BlackBerrys Score Highest In Overall Customer Satisfaction - InformationWeek

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BlackBerrys Score Highest In Overall Customer Satisfaction

RIM's offerings outranked competitors in the 2007 J.D. Power and Associates business smartphone satisfaction study.

BlackBerrys ranked the highest in overall customer satisfaction among business smartphone users, according to a new study released by J.D. Power and Associates on Wednesday.

In the 2007 Business Wireless Smartphone Customer Satisfaction Study, which surveyed 1,089 business smartphone users, overall satisfaction was measured based on six key factors: ease of operation, operating system, physical design, audio, battery aspects, and utility features.

BlackBerrys, which are manufactured by Research In Motion, ranked the highest in overall customer satisfaction with a score of 702 points on a 1,000-point scale. Business users were particularly satisfied with the BlackBerry operating system, including attributes like the ability to move between applications quickly and the fast speed of sending and receiving e-mails.

"Particularly for RIM, ease of using basic applications and features and providing the right amount of functionality in a lightweight package has given the manufacturer an edge," said Kirk Parsons, senior director of wireless services for J.D. Power and Associates, in a statement.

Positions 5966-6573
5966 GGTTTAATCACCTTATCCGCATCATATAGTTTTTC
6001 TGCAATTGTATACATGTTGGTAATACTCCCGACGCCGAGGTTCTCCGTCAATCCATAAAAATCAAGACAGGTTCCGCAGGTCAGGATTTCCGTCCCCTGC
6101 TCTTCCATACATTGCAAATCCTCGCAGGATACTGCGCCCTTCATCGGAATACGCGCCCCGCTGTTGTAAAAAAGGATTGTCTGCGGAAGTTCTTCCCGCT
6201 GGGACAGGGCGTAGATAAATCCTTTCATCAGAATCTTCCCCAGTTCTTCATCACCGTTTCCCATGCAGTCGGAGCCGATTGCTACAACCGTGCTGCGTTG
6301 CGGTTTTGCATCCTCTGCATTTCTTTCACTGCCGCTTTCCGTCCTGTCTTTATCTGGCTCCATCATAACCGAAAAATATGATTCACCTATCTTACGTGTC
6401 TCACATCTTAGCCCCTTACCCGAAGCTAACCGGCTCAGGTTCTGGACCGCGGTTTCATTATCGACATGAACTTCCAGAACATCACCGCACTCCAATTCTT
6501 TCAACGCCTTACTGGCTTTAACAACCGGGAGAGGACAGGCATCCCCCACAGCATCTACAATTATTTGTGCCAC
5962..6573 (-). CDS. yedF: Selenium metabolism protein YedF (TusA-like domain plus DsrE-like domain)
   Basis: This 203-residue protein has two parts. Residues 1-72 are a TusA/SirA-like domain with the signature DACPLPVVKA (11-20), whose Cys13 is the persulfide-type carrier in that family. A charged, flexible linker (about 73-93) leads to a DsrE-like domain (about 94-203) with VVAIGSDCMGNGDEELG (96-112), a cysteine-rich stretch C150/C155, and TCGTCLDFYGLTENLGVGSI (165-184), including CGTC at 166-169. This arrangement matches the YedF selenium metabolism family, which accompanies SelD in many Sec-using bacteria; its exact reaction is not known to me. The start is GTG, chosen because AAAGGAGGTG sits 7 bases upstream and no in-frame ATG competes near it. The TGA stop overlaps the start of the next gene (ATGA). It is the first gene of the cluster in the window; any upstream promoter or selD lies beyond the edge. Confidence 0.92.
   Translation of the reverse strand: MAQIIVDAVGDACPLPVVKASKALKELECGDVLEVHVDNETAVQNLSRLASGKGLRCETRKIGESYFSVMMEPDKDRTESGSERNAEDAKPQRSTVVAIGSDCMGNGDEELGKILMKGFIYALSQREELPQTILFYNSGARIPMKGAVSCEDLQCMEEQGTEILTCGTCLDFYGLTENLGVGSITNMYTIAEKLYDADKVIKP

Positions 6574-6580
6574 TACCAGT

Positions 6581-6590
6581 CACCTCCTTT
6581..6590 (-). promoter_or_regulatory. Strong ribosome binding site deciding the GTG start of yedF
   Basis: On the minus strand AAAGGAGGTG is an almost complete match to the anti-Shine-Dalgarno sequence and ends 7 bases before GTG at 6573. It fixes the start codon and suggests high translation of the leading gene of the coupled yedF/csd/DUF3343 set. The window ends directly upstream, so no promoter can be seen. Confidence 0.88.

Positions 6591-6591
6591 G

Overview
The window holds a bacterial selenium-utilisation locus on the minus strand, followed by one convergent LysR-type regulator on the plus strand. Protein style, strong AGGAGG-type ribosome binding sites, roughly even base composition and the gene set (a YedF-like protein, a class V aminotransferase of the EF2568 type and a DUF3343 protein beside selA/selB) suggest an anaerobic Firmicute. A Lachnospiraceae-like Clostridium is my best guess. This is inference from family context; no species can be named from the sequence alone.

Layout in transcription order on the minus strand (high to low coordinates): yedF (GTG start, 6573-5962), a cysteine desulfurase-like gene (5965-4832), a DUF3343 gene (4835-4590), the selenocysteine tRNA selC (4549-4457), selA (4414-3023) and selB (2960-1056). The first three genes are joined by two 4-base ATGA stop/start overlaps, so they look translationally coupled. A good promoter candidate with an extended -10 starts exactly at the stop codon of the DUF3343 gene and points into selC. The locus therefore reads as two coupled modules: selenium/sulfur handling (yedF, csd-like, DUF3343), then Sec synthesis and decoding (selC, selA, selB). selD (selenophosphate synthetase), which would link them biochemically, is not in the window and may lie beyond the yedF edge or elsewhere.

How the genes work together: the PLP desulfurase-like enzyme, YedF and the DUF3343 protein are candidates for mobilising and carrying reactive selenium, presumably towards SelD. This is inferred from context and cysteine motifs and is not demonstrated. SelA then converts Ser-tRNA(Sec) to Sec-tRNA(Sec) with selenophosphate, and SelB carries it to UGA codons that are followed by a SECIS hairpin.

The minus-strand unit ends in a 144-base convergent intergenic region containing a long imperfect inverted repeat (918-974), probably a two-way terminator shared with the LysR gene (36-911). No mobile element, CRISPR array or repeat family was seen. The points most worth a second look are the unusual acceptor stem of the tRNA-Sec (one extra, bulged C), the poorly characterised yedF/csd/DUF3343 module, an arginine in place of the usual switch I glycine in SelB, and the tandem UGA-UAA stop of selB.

Business users also were satisfied with the battery life of BlackBerry smartphones. Palm Treo and Samsung smartphones ranked second behind RIM, both with a customer satisfaction score of 698. Motorola ranked below the industry average with 658 points. The industry average is 696 points.

Additionally, the study found that mobile operating systems, such as BlackBerry, Palm OS, Windows Mobile, and Symbian, have a lot to do with customer satisfaction. For example, Palm OS basic features are easy to use for making and receiving calls, checking voice mail, using the keyboard, and understanding display-screen symbols. Meanwhile, Windows Mobile-based smartphones offer good call quality, according to J.D. Power and Associates.

The study's wireless usage patterns revealed that there isn't a faultless smartphone available on the market. Most smartphones can use improvements. Among smartphone users, 13% said they've had to repair their smartphones: software application issues, smartphones locking up, or displays not working were most common problems.

More than 40% of users want their smartphones to have GPS capabilities, 26% want Wi-Fi, 22% want a touch screen, and 19% want integrated TV capabilities.

According to the study, the average price of a smartphone is $261. Palm smartphones cost the most, with an average price of $313, while Motorola smartphones cost the least, with an average price of $194.

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